I was glad to return to the Prince Theater for the first full day of films. Aside from being ridiculously close to my home, I’ve always like the theater layout. It was also a great place for opening and closing since it is a full stage and not just a film theater; having opening and closing at the theaters formerly known as Ritz East always felt awkward for that reason. There were only a few of the typical first-day snafus: projectionists getting used to format switches, getting people out of one show for the next to start, audio volume issues, etc.
To sum it up, this still feels like “the” film festival despite being scaled down. It’s certainly more convenient, not racing around town, but the lack of choice makes using the badge to its fullest harder. One way I’ve compenstated for this is not reading any blurbs or watching any trailers. Until Sunday when there are some scheduling conflicts, it’s really just about showing up and seeing what’s what.
Filmwise it was a rough start with a strong comeback.
Bruno and Earlene Go To Vegas (1/5)
Except for some competent cinematography, everything about this film felt forced and stilted. Despite two adorable Scots and the use of the word “Chimera”, I couldn’t concentrate on the film or find it believable. It really punts on its climax with a fade-out and no explanation of how the stand-off led to the final scene. This is a case of cargo cult filmmaking: it saw and copied the form of Thelma and Louise without ever really understanding why it was a good movie and what made it work.
Four Moons (4/5)
I had my doubts about going to see a “sneak preview” film from Mexico, but it looks like gay cinema is evolving in our neighbor to the South. This isn’t a glacially placed story of woe with lots of close-ups of eyes. It’s a cosmopolitan telling of four coming-out and coming-to-terms stories. A few absurdly sexy characters helps. What hurts is a few too many twists in one of the threads. Regardless, as both a film in itself and as a milestone in leaving behind the gay-as-tragedy for coming-out tales, it’s a very worthwhile film. Let’s see what comes out of Mexico in a few years when they reach their post-gay phase.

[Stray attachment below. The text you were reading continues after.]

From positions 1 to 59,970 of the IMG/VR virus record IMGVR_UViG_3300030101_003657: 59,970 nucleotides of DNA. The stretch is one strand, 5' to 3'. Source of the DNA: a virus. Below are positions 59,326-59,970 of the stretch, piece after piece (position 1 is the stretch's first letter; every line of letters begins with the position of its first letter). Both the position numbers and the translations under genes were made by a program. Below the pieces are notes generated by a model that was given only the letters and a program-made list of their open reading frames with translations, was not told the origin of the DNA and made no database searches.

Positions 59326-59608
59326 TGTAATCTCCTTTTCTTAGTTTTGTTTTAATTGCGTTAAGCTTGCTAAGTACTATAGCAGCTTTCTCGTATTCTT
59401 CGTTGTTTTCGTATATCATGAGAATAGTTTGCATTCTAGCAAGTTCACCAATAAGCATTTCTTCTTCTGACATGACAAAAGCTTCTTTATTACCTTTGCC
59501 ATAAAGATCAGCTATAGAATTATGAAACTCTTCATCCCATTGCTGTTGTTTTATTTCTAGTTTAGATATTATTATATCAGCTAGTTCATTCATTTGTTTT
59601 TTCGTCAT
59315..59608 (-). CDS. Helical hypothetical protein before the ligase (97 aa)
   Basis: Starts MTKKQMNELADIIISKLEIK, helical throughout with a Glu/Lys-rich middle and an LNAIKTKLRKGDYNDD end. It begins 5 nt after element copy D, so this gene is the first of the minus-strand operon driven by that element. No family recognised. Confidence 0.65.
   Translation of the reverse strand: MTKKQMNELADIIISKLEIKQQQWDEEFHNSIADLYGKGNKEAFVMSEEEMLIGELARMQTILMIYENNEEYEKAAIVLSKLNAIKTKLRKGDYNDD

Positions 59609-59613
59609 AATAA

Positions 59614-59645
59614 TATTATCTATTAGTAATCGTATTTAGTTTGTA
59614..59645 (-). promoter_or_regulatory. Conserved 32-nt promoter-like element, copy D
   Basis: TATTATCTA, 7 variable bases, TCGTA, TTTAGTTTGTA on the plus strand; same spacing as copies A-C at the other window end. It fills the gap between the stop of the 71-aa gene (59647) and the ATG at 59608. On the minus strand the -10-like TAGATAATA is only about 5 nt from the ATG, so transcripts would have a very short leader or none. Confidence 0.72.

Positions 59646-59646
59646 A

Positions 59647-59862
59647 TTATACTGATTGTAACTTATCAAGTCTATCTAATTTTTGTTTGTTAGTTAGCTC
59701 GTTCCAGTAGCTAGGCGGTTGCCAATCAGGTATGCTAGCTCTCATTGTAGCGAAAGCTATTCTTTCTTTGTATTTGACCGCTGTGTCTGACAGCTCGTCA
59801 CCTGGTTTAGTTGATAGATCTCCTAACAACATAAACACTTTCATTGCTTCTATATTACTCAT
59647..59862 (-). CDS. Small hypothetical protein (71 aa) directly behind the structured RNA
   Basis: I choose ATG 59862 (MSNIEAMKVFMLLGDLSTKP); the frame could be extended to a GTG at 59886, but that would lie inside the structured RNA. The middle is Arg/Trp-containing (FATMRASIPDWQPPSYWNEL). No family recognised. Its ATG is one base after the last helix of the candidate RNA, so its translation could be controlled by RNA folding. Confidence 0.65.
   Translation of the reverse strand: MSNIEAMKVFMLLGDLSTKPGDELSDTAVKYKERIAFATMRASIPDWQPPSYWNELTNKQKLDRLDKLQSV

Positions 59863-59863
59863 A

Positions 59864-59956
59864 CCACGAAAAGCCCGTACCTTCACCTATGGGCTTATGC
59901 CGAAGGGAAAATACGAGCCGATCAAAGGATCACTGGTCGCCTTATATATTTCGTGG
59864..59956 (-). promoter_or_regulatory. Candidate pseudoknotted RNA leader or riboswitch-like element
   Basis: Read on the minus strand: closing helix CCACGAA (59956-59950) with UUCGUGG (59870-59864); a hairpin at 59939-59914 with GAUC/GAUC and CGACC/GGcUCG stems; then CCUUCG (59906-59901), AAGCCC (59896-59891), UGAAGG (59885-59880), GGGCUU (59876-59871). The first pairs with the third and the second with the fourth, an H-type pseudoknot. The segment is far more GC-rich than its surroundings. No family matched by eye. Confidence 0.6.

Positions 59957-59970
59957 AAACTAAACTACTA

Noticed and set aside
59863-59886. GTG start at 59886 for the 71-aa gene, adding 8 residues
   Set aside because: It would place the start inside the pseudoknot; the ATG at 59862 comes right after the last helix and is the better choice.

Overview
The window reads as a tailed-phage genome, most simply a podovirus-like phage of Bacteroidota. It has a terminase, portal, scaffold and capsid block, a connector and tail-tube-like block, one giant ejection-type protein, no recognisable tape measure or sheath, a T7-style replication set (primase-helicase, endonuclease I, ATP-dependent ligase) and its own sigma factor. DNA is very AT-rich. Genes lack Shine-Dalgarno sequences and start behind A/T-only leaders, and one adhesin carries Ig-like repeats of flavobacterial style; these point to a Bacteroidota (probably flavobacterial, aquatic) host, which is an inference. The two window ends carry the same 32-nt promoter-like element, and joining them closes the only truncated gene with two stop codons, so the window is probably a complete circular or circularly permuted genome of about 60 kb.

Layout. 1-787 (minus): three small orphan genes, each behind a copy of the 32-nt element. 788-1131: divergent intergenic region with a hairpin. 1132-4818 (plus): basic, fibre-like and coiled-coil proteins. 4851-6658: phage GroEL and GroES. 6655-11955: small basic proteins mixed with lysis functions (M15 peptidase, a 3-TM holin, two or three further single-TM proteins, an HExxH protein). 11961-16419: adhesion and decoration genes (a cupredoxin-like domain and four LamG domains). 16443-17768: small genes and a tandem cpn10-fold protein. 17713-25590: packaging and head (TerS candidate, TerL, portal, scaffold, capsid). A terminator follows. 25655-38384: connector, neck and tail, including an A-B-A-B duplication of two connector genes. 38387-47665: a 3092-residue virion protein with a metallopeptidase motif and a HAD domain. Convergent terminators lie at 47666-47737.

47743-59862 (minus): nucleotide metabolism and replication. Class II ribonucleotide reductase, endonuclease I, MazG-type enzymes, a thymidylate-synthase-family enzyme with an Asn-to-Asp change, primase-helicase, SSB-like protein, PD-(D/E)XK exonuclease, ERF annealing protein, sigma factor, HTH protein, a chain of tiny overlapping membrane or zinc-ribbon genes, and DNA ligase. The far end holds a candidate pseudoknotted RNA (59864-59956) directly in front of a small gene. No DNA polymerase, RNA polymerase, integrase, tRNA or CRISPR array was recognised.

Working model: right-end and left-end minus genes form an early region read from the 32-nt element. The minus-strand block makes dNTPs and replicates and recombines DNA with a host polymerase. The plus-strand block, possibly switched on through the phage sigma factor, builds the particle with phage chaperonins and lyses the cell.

Ten Year Plan (4/5)
From a festival-regular director, this is a well made and well acted rom-com centering around a concept I’m at least jokingly familiar with: the pact to marry if neither of two people find themselves in a serious relationship. Perhaps its greatest strength is how little and how central “gay” is. Clearly most of the situations only come up in the gay context, but the fact that the leads are gay (at least one of the actors isn’t according to him) is never an issue. Perhaps not overly ambitious but definitely enjoyable to watch.
Power Erotic (3/5)
We always must have one on-the-edge-of-porn documentary regardless of what we call the festival. It’s a competent piece that doesn’t completely mire down in titulation about masculinity, dominance, and the fetishizing of those things. It’s weakness is in its experts, I think. There are some real sciency-type questions to ask, particularly from a evolutionary biology perspective, that don’t get asked for lack of the academic heft. Then again, it’s probably hard to get ivy-league talent to agree to be spliced between spanking, wrestling, and verbal domination scenes.